OCT. 14, 2002, New York
Times via CropChoice
News: A curious thing happened on the way to a national
organic standard: the small farmer, once at the heart of the organic
movement, got left behind.
Talk to those who have farmed organically for years and you will
find a surprising number who have decided not to call their produce
organic any longer. The costs — administrative, monetary and
philosophical — of using the government-defined label are
too great. Only farms certified under the United States Department
of Agriculture's regime can legally call their produce organic after
Oct. 21. (Farms with annual revenues under $5,000 can forgo formal
certification, though they are expected to follow the rules.)
At local farmers' markets around the country, you'll find many
farmers who say their vegetables are "grown without chemicals"
or that their meat is "free of antibiotics," but many
won't use the "O" word. Others are wondering if they will
Why are these organic farmers opting out?
The decision stems from the reasons they went into organic farming
in the first place. Rather than relying on chemicals, these farmers
worked in concert with nature and the environment. Rather than sell
at depressed prices to giant agribusinesses, they sold locally.
Instead of relying on crop hybrids capable of being shipped thousands
of miles, they picked ripe produce and sold it the next day.
Organic farmers certainly didn't win consumers over with price.
Their product was attractive because its quality was high and it
was grown without synthetic pesticides in an environmentally sustainable
manner. It was better for the planet and, by implication, for you.
The organic ideal was rooted in a Jeffersonian vision of the family
farmer eking out a modest, independent living from honest toil.
The organic marketplace made that ideal viable because there were
consumers willing to pay a premium for the products these small
The success of this organic ideal over the past two decades, however,
was also its undoing. As consumers snapped up organic products,
less idealistic farmers got into the act. In a few well-publicized
cases, conventional produce (that is, grown with chemical pesticides
and herbicides) was sold under organic labels, causing a furor among
producers and consumers and prompting states like California to
define organic practices.
By 1990, this regulatory approach was codified in the Organic
Foods Production Act. Now, the U.S.D.A. makes clear, organic is
a method of production, nothing more.
Once a label becomes firmly defined, it also becomes a barrier
to entry and thus politically charged. The initial list of organic
practices, for example, included the use of sewage sludge as fertilizer
and allowed genetically modified crops. Conventional farm interests
wanted to be able to continue these practices. Faced with public
protests, regulators scratched those items.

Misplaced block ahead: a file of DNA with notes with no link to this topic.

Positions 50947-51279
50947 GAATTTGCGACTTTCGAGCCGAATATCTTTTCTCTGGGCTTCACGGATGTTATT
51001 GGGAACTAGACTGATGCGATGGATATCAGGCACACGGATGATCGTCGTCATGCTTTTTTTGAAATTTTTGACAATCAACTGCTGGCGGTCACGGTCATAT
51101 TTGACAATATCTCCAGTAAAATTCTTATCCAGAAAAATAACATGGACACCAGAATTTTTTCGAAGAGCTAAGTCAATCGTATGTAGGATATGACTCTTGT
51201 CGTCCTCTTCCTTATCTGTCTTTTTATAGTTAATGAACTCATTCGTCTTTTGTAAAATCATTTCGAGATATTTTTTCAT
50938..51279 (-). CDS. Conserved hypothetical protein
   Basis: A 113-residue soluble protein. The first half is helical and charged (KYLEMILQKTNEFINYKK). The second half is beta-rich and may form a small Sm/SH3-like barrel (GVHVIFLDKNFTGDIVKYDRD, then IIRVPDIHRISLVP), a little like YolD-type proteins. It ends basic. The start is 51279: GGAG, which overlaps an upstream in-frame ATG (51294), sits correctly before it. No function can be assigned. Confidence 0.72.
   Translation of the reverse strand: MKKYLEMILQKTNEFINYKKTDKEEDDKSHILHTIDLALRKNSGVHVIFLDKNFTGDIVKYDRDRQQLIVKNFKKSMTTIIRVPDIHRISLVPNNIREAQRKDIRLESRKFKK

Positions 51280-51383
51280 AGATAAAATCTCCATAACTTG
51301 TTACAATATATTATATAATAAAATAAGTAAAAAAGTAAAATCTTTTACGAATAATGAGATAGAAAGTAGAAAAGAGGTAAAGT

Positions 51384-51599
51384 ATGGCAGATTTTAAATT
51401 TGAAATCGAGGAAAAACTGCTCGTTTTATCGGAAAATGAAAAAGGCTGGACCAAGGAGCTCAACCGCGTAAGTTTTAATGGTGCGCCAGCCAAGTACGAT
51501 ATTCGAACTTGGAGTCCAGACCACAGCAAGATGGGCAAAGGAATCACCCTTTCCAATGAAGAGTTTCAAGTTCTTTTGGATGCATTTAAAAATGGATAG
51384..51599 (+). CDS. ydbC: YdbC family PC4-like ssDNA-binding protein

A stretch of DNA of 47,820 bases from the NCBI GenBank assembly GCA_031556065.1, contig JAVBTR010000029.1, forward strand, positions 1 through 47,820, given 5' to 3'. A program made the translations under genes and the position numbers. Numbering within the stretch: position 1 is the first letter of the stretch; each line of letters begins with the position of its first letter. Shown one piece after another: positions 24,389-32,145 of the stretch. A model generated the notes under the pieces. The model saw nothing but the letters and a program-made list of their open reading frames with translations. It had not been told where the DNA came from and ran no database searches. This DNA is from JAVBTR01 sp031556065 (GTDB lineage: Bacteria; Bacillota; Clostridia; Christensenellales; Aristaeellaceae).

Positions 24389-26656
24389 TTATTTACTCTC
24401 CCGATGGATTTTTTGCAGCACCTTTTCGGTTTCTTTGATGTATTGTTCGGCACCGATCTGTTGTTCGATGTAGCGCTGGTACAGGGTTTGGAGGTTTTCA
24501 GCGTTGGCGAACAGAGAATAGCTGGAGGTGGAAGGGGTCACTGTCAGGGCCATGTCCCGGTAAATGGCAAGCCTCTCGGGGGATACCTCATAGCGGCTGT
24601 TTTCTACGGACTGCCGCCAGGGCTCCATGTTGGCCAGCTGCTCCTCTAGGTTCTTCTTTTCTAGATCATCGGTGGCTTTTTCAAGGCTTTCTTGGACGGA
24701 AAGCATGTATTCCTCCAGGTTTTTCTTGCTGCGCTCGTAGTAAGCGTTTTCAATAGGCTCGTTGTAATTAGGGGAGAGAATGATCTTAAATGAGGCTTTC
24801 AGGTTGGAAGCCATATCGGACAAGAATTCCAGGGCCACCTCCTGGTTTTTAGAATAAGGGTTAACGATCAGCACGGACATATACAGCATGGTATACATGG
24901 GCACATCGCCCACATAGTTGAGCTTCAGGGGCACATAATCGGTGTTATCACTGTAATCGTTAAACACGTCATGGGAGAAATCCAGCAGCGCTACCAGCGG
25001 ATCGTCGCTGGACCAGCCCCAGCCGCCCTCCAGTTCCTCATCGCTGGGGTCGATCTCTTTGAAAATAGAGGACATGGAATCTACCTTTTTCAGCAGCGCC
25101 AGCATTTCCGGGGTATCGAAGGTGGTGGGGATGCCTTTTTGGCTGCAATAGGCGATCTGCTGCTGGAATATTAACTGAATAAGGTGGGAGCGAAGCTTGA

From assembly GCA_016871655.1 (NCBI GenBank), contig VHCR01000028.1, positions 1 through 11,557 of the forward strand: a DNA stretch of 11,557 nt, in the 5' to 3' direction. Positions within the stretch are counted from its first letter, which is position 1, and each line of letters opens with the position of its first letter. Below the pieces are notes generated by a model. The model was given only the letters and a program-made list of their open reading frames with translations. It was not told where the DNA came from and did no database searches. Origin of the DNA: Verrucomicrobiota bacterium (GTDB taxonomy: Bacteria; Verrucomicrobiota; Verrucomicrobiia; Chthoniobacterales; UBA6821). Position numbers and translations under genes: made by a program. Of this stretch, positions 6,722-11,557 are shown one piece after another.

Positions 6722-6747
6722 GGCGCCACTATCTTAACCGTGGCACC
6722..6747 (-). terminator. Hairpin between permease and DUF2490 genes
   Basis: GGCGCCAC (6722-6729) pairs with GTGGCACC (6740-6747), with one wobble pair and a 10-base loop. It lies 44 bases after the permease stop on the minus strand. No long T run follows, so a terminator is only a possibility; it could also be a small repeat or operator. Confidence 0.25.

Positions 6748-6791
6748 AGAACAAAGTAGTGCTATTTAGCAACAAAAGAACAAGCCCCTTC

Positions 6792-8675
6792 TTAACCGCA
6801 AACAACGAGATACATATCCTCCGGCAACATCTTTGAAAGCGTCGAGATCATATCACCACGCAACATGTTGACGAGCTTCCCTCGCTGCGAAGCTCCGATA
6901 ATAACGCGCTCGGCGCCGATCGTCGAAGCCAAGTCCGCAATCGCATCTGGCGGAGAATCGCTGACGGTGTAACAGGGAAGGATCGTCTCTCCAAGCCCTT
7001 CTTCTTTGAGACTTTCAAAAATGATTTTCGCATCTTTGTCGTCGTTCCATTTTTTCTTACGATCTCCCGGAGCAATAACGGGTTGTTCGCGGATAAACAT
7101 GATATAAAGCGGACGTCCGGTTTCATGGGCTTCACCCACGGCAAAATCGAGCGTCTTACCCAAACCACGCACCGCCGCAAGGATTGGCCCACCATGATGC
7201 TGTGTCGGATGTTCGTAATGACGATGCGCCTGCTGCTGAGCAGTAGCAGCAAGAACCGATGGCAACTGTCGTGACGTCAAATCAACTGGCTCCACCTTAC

But even as the rules were refined, small organic farmers had
trouble with the fine print. One farmer told me that an organic
certifying agent inspecting his farm wanted to know the dates on
which he had moved his crates of zucchini into the cooler the previous
year and when he had sold them. "After farming for 12 hours
a day, I am not going to spend two hours doing paperwork,"
Considering that small farmers typically grow dozens of crops
on small plots, the paperwork burden could potentially exceed that
of a large organic farm growing one crop on hundreds of acres.
Farmers also chafed at rules that sought to standardize practices
that vary by farm or region. Composting guidelines, for example,
proved unworkable for some farmers; they required such frequent
turnings of piles (to kill potential pathogens) that some actually
caught fire. These rules are expected to be rewritten. But some
farmers who had been organic for years, composting safely without
this specific regime, were offended at being told to alter their
methods, especially when they saw only higher costs as a result.
If larger farmers, however, could work out the business model
and the actual practices, they could grow organic produce on a huge
scale and ship it to the distributors that feed supermarket chains.
In an industry where low-single-digit growth was the norm, the organic
segment's growth rate of 20 percent over a decade was unheard of.
Organic agriculture might have been prompted by an agrarian vision,
but along the way it also became a growth business, because that
was the most realistic way to sate burgeoning consumer demand. Now
farmers are talking about organic grains and produce coming out
of China, where farms have sought certification to sell in the American
Inevitably, as more land goes into production, prices will come
down, and organic foods will become more widespread. The environmental
effect will be salutary — more acres will be farmed without
chemicals — but don't be surprised if your local farmer has
moved on, unable or unwilling to use a term that once defined his
world. Small farmers will still sell bountiful produce at farmer's
markets, but as always, they will be an alternative to the dominant
Samuel Fromartz is writing a book about the organic food industry.
ORIGINAL SOURCE: http://www.nytimes.com/2002/10/14/opinion/14FROM.html